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DAIRY TAB - Details pay dividends for dairy producers

DAIRY TAB - Details pay dividends for dairy producers

SCC decline impressive

By Carol Stender

cstender@agrinews.com

MEIER GROVE, Minn. -- John and Ginny Nathe couldn't find what was causing their herd's somatic cell counts to soar to 200,000 to 300,000. livestock farming agriculturep SCC decline impressive

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By Carol Stender

cstender@agrinews.com

MEIER GROVE, Minn. -- John and Ginny Nathe couldn't find what was causing their herd's somatic cell counts to soar to 200,000 to 300,000.

The couple expanded their herd and were milking in a flat parlor. They were moving cattle in all kinds of weather, the ceiling was low and cows had mastitis.

After they visited with a milking technician, they changed procedure and found success. Their SCC for December 2002 was 92,000 and was 146,000 for the year.

"We didn't follow it at first," said Ginny of the milking procedure changes. "We thought it was time-consuming. We did do it after a while. It's more time-consuming but it's worth the effort."

The procedure involves dipping teats, rubbing them -- especially the ends -- stripping, then dipping again. The idea is to get good stimulation and milk letdown. The teats are finally dried using a cloth towel. It must all be done within a minute and 20 seconds, Ginny said.

The Nathes also added rubber-filled mattresses to free-stalls and bed with wood shavings and sunflower hulls. They clean the back half of stalls and the alleys in the free-stall barns twice a day. After cleaning, hydrated lime is spread on each stall.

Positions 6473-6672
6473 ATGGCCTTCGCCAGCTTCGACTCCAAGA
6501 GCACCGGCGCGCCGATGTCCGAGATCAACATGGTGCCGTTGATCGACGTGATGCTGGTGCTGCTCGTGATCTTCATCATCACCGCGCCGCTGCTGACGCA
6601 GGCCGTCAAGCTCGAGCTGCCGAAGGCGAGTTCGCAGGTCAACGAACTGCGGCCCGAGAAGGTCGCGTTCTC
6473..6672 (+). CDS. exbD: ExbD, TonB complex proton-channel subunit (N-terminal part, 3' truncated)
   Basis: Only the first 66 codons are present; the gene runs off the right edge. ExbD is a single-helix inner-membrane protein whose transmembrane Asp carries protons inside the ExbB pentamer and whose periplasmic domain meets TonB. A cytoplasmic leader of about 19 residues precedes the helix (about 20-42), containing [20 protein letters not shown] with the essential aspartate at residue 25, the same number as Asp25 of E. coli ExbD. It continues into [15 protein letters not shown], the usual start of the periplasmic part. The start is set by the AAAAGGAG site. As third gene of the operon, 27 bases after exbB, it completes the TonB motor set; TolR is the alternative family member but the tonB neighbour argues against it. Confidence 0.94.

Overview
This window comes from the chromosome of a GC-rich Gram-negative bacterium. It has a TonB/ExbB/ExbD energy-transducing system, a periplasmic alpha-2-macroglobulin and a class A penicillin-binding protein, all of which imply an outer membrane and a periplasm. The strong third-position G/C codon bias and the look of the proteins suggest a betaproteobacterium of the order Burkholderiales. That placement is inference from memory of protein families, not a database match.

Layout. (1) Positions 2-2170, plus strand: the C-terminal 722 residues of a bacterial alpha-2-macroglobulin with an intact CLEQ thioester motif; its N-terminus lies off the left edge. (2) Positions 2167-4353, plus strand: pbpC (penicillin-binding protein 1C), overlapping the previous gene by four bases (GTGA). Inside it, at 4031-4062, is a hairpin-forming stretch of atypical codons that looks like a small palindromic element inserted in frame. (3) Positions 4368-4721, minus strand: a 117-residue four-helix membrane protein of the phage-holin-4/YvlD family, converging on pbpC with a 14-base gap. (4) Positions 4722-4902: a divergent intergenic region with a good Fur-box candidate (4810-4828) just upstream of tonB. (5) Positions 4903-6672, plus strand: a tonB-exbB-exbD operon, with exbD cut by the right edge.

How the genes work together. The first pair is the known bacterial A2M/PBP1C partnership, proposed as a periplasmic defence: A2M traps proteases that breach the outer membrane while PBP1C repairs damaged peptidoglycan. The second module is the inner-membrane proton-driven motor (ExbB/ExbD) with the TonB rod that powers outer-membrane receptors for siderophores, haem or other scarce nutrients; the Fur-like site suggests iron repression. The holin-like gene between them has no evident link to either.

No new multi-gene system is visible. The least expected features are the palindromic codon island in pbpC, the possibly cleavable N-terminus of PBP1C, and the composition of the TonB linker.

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When their operation is compared with the 3,500 dairy herds tested by the Dairy Herd Improvement Association, the Nathes are among only 37 with a SCC under 100,000 for December and of 150 that were under 150,000.

"That puts them up there with the elite," said Jeff Reneau, University of Minnesota Extension Service dairy scientist.

The attention to detail pays off, They earn a milk quality premium of 70 cents to 80 cents per hundredweight, which added $3,572 to their milk check in December 2002 and a monthly premium of $3,000.

"You don't ever solve it," said Ginny of mastitis. "You just do your best. You are always learning. It's an ongoing problem all the time."

The entire milking procedure takes from three and a half to four hours to complete. They try to have two people in the parlor at a time.

When they started, John and Ginny milked 45 cows and raised chickens and pigs. They took over the operation from John's father, Leander, in 1970 and eventually got rid of the other livestock to concentrate solely on dairy. The couple's son, Jeron, returned to the operation and they expanded, built a free-stall barn for 100 cows and converted an old barn into a flat parlor in 1994. They've since added another 100 cows and put in a double-eight parlor.

"If we knew then what we know now, we wouldn't have gotten into the flat parlor," he said.

The family was able to turn their operation around by paying attention to milk procedure and by, as Ginny put it, being fussy.

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They keep a close eye on individual cow SCC information from the DHIA. If there's a problem, they use the on-farm California Mastitis Test to check individual quarters. All cows with mastitis or high cell counts are cultured. If it shows contagious mastitis, the cow is moved to the last milking group.

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